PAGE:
### Speaker

### Description

Thermal relaxation is a fundamental process in statistical mechanics, with numerous applications in Nature and industry. Nonetheless, the kinetics of relaxation is well understood only close to equilibrium. Far-from-equilibrium relaxation, by contrast, is a genuine non-equilibrium problem that offers fascinating open questions, and a variety of unexpected phenomena.

In my talk, I will discuss a particular class of such phenomenona, namely finite-time dynamical phase transitions. These transitions occur during thermal relaxation after an instantaneous quench of the free energy landscape. They manifest themselves as finite-time cusp singularities in the probability distributions of thermodynamic observables. The transitions are due to sudden switches in the dynamics, and they are characterised by dynamical order parameters.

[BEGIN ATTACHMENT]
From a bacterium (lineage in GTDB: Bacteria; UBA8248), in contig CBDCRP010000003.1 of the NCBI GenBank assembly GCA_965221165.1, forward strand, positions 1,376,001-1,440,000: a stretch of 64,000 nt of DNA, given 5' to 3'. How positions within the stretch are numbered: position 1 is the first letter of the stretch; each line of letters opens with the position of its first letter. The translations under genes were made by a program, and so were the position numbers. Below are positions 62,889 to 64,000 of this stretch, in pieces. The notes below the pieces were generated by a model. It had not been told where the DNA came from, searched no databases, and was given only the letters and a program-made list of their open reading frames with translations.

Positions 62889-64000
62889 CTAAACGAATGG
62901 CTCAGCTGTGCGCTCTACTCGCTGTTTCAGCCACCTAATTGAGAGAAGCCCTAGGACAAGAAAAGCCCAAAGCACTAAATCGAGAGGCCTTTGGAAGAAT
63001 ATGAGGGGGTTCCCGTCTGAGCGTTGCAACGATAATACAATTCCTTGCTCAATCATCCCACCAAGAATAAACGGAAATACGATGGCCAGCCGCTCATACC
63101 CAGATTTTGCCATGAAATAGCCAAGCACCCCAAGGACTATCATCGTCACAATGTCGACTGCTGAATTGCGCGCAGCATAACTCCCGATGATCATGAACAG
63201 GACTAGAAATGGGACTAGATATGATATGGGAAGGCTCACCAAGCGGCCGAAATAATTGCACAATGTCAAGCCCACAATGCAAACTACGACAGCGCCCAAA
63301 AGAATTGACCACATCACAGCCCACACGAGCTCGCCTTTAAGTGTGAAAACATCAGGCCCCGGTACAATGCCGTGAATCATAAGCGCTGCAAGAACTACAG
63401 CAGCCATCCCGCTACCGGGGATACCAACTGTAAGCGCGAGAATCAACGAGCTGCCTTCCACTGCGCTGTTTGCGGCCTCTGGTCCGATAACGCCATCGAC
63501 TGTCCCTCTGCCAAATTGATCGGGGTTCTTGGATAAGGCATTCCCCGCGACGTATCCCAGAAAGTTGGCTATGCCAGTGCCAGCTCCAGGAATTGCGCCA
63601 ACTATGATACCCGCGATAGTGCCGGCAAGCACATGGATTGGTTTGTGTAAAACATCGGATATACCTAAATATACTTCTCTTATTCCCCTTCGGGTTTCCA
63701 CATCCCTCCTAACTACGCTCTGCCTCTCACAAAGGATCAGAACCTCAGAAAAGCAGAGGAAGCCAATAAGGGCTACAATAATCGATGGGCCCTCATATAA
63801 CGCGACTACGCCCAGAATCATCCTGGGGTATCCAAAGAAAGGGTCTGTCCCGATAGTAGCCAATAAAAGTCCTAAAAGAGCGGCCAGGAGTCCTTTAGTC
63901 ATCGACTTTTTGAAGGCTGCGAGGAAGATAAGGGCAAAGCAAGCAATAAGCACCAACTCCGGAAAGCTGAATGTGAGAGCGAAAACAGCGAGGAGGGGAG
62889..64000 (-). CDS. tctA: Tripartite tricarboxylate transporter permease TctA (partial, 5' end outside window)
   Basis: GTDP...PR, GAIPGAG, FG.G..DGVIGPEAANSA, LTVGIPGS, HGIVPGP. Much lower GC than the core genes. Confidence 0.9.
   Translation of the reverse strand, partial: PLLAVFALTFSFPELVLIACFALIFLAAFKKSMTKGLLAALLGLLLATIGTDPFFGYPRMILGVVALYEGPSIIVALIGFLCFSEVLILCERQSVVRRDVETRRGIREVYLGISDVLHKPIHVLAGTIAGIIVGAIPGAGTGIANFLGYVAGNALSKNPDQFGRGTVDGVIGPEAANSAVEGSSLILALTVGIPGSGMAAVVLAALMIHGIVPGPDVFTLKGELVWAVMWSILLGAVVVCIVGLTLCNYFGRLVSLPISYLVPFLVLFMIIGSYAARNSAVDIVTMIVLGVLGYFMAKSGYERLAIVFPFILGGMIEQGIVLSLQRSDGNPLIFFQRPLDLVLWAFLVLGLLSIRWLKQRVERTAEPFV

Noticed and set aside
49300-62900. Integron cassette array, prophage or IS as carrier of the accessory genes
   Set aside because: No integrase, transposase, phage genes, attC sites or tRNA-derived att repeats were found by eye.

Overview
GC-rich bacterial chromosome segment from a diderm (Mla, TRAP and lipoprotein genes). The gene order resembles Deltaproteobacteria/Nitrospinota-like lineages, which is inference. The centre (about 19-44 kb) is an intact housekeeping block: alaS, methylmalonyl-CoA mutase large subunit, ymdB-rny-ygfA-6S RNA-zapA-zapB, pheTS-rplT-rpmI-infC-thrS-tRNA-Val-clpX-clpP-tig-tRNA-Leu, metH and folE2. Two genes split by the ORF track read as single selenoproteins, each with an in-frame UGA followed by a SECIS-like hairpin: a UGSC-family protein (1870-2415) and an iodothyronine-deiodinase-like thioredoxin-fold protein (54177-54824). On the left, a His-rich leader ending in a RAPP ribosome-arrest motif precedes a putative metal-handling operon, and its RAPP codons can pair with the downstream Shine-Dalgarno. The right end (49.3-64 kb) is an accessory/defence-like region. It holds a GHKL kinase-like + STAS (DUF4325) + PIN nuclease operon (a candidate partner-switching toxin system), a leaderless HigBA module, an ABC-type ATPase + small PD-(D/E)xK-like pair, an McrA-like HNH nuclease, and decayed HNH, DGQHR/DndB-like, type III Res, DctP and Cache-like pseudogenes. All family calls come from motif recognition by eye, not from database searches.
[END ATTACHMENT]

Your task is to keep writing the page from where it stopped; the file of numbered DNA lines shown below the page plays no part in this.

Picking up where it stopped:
To classify these transitions, I will introduce a dynamical Landau theory that applies to a range of systems with scalar, parity-invariant order parameters. Close to criticality, the theory reveals an exact mapping between dynamical and equilibrium phase transitions, and implies critical exponents of mean-field type. Beyond the mean-field treatment, interactions between nearby saddle points may lead to critical, spatiotemporal fluctuations of the order parameter, and thus give rise to novel, dynamical critical phenomena.